Mosley’s Memory

Walter Mosely’s meditation on his first memories in The New York Times is a detailed account of awakening consciousness. Mosely, at the age of three — the year most likely is 1955  —  opens his eyes in front of the television in his parents’ home. He is suddenly flooded with images and sensations. He says, “in some essential way,” it was the beginning of his life.

“There was a sense of excitement tingling in my shoulders and thrumming at the back of my head; an electricity that made me want to laugh out loud, but I didn’t laugh…There was dark blue carpeting beneath my knees and the room I was in, the living room, was bright because of daylight that came through the windows and also from the front door of the adjacent dining room. This door was open but the screen was closed.”

What might have been stolen from this memory had the television been on?

That Mosley’s visual memory of  specific events some 55 years past are so acute and detailed isn’t so surprising in light of his fiction, which is also acutely visual and focused. His 2010 novel, The Last Days of Ptolmey Grey,  centers on a nonagenarian who suffers the consequences of reviving lost memory. But it’s safe to ask:  Does Mosely really remember all this detail? Does he really remember the floral pattern of his mother’s dress, the “spiky” feel of the grass beneath his bare feet, the paleness of the violet dahlias his father was digging with a hand trowel?

I’ve often been credited with unbelievable recall of my early years. I astonished my parents, grandparents, aunts and uncles with details of an overnight stay in Children’s Hospital, a horse sticking its head through unshuttered windows one humid night on  distant cousins’ south Texas farm, the events surrounding my sisters birth; all occuring just before and when I was three. As I picture these things well over a half century later, I remember the times I remembered them and wonder if my memory is just recall of the memories, something akin to imagination, and not the memories themselves.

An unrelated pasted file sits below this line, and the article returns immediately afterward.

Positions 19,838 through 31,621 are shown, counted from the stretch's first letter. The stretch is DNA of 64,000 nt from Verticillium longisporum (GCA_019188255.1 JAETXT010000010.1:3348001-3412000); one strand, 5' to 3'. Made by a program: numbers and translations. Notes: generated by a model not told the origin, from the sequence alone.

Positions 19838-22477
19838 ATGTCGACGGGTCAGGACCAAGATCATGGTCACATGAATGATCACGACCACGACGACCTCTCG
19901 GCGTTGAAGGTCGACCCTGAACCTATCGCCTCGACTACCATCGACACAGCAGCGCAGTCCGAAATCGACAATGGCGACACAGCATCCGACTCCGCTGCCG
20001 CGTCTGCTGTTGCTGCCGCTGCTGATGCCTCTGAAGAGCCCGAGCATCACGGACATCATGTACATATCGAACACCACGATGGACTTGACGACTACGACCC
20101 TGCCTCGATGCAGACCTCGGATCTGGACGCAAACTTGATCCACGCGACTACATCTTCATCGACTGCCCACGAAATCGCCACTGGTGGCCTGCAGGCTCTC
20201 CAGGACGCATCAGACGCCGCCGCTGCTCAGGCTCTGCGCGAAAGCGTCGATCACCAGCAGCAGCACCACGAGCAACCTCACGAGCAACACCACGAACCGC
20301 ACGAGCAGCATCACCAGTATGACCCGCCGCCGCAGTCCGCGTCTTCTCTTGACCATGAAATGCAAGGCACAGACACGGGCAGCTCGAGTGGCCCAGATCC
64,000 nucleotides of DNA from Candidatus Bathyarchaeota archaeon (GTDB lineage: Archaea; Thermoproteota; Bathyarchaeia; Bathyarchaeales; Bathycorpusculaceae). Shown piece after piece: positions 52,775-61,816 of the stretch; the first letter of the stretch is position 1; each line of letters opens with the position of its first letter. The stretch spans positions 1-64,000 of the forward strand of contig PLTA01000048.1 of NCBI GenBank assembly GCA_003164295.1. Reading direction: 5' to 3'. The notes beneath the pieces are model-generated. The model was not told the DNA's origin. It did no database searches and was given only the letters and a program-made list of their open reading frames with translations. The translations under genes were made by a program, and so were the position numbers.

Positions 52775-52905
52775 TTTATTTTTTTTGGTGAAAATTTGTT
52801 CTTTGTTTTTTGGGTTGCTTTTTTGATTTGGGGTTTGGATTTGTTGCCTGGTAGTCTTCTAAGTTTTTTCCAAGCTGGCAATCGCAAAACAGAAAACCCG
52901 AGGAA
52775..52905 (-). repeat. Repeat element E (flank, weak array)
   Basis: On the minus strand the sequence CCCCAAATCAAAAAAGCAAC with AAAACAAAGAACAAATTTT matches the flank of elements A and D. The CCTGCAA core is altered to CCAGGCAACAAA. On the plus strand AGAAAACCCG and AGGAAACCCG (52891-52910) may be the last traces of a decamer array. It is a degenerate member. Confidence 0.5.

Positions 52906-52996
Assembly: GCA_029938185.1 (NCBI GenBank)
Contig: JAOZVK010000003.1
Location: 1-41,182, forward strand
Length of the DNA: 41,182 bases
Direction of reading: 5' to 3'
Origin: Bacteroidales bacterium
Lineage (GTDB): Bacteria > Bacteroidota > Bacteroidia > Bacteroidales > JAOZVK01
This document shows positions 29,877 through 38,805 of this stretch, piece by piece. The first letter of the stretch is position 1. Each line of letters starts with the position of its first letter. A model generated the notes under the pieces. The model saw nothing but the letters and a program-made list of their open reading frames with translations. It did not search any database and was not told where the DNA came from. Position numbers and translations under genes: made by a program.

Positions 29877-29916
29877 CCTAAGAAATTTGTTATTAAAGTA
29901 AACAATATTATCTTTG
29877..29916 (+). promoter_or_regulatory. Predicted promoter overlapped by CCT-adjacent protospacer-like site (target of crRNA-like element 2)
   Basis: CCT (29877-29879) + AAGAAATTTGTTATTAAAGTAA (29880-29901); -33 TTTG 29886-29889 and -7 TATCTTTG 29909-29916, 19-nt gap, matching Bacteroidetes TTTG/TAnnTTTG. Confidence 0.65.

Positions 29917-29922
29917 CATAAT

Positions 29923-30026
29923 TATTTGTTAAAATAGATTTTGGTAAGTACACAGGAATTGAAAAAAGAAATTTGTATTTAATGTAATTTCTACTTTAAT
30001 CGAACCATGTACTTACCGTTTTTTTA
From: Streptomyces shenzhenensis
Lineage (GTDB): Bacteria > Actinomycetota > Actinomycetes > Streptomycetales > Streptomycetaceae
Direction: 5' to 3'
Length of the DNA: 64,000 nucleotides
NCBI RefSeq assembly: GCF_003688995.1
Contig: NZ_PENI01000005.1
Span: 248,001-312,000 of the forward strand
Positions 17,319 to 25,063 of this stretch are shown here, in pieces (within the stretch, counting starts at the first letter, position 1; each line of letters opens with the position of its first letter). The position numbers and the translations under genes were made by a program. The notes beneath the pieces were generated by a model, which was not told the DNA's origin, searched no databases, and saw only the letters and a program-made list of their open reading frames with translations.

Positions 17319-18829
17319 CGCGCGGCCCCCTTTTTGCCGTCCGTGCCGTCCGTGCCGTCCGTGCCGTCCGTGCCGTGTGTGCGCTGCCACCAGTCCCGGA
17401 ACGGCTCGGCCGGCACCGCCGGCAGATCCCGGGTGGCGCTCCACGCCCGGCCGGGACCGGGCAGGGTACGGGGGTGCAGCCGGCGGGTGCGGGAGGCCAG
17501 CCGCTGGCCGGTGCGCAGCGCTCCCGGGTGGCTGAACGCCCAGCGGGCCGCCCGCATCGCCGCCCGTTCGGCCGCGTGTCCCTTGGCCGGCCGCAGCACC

Mosley’s account, clearly remembered as he states, recalls the same kind of awakening Chris Ware illustrates in his last couple graphic novels as the pixels of toddler consciousness gather into image.  But Mosley goes on to express doubt at the depth of his formative memories. Nor does he attribute recollection to the mind:

The boundaries have become smaller as I have aged. The passions have receded and the sun shines less brightly. But none of that matters because the primitive heart that remembers is, in a way, eternal.

In the way a poet might, Mosley ties imagination, a creative function, to a symbol of the human spirit. It’s a brilliant piece, poignant and meaningful to our experience as well as his. —Cabbage Rabbit

Spalding Gray Naked, Unseen

Spalding Gray struck me as the perfect balance of author and performer, someone who wrote well and revealingly of himself and then brought that self to the stage. As a long time Gray fan, I was anticipating the release of The Journals of Spalding Gray this month until I read the excerpts printed in today’s New York Times Sunday Magazine. Yes, Gray is introspective and thoughtful, curious as to who he is and why, just as he was in his monologues (if not as deeply as in his published work). But something seemed lacking, something prevented my usual embrace of his story. And I realized that I was getting only half of Gray, the writer without the performer. And I was disappointed in myself for needing the visual, the audible, the theatrical factor that made Gray unique.

One excerpt caught my attention.

Problems with father tempted by the idea that all I do may be a reaction against my father — I look at his life and do all I can to live my life in opposition to this makes my life inflexible and rigid.

This idea of the reactionary life, particularly in light of my own father, has long been a source of discomfort and discussion. Was the protest movement of the 1960s motivated by politics or psychology?  That we might be seeing it in generational terms — my 60s-’70s rebellious and politically radical generation was a reaction to the organizational and blue-collar patriarchs of the post-War generation, wasn’t it? The current Occupy Wall Street movement resulting from reactionary tendencies directed towards the greed-is-good generation of the ’80s and now the ’00s —  it’s powered by the same motivations isn’t it?  It’s a troubling question.  I believe the current movement is ideologically motivated, a reaction to the conditions and the protestors’ perceived future. But ours, a generation that embraced ideals and sold out a decade and more later? I’m not so sure–Cabbage Rabbit